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Re: test setup advice
Re: test setup advice
Wed, 29 Mar 2006 00:04:01 -0700
Mozilla Thunderbird 1.0.7 (X11/20060327)
tom fogal wrote:
I'm looking for advice on how to structure a build system using
Thanks for any solutions / ideas / comments.
These are just random thoughts / ideas that I used on C++ projects,
just my two cents (and in all cases, my personal opinion, your mileage
It's not automake specific and more high level, but I implemented these
with automake and it worked well.
Any developer will use an excuse that tests are slow to build /
difficult to maintain to actually
not maintain them, so being sensitive to that is very healthy. However,
it's not limited to tests
alone but true for the entire code base, so having code that builds fast
and lean improves development
To achieve that, a couple of techniques do work in C++ :
- try to limit the #includes dependency hell. Sometimes a forward (class
foo;) is much better that actually
- avoid including /usr/include/xxx.h (C stdio, C++ stream, etc) in
header files, include that in .cpp files instead.
- once in a while review the dependencies generated by automake on
header files : it's very instructive
and shows you what the compiler has to deal with. I personally prefer to
cut dependencies rather that using
pre-compiled headers of other things like that.
- templates are powerful, but can become quickly hell when abused.
Tests do influence design : for the production code itself, the better
it's designed, the easier it is to test.
Writing tests at the same time of the production code actually
influences the code to a better karma.
Writing tests after the facts on spaghetti code is just damage control,
not to mention it's very difficult.
Separating "production" and "test" code in different directories is very
healthy, for many reasons :
- all the test code can be instantly unplugged to make sure that the
production code builds without using
test code while compiling against dummy header files, or worst linking
against test stubs.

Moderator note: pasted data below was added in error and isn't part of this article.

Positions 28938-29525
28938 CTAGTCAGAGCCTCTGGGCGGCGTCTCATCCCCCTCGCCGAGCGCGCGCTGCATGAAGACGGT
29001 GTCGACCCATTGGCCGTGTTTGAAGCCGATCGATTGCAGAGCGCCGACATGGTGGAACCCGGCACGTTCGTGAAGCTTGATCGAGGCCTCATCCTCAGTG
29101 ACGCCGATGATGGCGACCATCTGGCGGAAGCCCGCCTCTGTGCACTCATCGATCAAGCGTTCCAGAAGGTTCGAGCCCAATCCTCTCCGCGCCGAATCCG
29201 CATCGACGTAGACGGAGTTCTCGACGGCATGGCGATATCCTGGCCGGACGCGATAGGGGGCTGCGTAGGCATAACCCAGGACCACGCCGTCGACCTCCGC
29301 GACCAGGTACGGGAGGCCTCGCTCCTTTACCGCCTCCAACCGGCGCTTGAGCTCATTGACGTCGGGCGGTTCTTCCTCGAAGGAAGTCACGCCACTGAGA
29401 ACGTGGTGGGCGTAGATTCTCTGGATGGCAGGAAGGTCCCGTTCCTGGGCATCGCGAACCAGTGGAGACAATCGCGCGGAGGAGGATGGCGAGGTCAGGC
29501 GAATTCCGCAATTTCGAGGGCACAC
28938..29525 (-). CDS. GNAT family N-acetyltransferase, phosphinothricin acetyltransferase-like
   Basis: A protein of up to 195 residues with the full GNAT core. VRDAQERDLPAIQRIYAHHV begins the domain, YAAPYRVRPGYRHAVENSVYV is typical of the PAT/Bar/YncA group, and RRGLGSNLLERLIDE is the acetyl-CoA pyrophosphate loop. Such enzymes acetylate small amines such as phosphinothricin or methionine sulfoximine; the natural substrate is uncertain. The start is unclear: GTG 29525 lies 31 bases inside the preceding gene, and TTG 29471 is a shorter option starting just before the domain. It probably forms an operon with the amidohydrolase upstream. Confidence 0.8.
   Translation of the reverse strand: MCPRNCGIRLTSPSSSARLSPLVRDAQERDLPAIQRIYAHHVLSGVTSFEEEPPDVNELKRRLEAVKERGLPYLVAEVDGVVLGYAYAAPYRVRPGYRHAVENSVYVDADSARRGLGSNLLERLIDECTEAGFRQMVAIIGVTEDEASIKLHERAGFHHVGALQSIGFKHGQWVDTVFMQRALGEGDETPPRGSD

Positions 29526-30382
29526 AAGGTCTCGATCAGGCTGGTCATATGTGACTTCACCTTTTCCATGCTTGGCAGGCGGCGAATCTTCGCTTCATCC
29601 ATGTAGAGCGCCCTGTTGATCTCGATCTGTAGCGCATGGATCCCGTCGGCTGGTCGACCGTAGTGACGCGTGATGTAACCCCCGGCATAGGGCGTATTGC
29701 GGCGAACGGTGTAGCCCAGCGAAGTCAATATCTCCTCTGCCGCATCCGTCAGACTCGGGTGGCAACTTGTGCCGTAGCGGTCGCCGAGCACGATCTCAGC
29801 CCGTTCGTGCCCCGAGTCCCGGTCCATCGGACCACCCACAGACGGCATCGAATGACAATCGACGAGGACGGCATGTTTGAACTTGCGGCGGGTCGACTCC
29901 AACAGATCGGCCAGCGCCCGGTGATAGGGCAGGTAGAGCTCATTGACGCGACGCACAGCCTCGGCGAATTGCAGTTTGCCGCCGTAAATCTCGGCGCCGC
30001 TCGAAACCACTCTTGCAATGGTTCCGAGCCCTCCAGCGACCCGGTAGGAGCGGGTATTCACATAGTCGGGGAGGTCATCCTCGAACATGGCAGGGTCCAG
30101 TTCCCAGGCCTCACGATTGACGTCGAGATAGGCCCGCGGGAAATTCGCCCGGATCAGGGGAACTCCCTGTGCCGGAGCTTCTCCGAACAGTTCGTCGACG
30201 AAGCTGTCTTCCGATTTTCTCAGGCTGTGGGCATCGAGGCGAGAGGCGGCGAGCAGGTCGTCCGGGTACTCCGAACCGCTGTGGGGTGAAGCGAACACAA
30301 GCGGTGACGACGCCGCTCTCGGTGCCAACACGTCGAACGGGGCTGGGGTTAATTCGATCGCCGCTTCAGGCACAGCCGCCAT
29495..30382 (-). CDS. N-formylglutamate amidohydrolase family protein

- porting your code to a different platform can be done for the
production code alone if needed,
in case the test code uses tools not available everywhere.
- looking from the CVS point of view, someone checking in a change in
production code makes me more
nervous that someone checking in a new test, and having a simple way to
find out which code is which
On test themselves, I make the distinction between :
- test drivers (code that you actually have to write for a new family of
- test cases (just a description of the test itself, might not be C++
code but just a text or xml file).
The idea is to write a test driver that reads an external script that
tells it what test to execute,
or what function to call with what value. This code is typically more
complex to write, but is written once.
A test case (typically a script) is when written for each test.
Adding a test case does not involves any build, and can be done at any time.
It's also very useful for debugging, since anyone (including non
programmers) can write a new case at anytime
(provided of course that it uses the feature of existing drivers).
If each test consists of code then yes, it takes time to build, and
effort to maintain.
If each test case consist of a script that talks to a test driver,
building is very fast,
maintenance can be a breeze of hell, depending on the design.
A word of warning, good planning is the key there.
In general, I prefer "small" test binaries and not linking to
everything.a, so that once the test
gives the correct result, the test driver can be leveraged to do :
- performance profiling (gprof),
- code coverage (tcov)
- or dynamic analysis (purify like tools).
The idea is that since someone made an effort to write it (it's
automated in the makefile, right ?),
it might as well be used to it's full value.
tcov is very important, since a good test suite will try to improve
not beat the same function to death while ignoring all the others,
and it's very hard to access coverage without a tool (take a wild guess,
divide by 10, that's the real coverage).
That's all for now, sorry if it's a bit off list.
I hope this helps with ideas.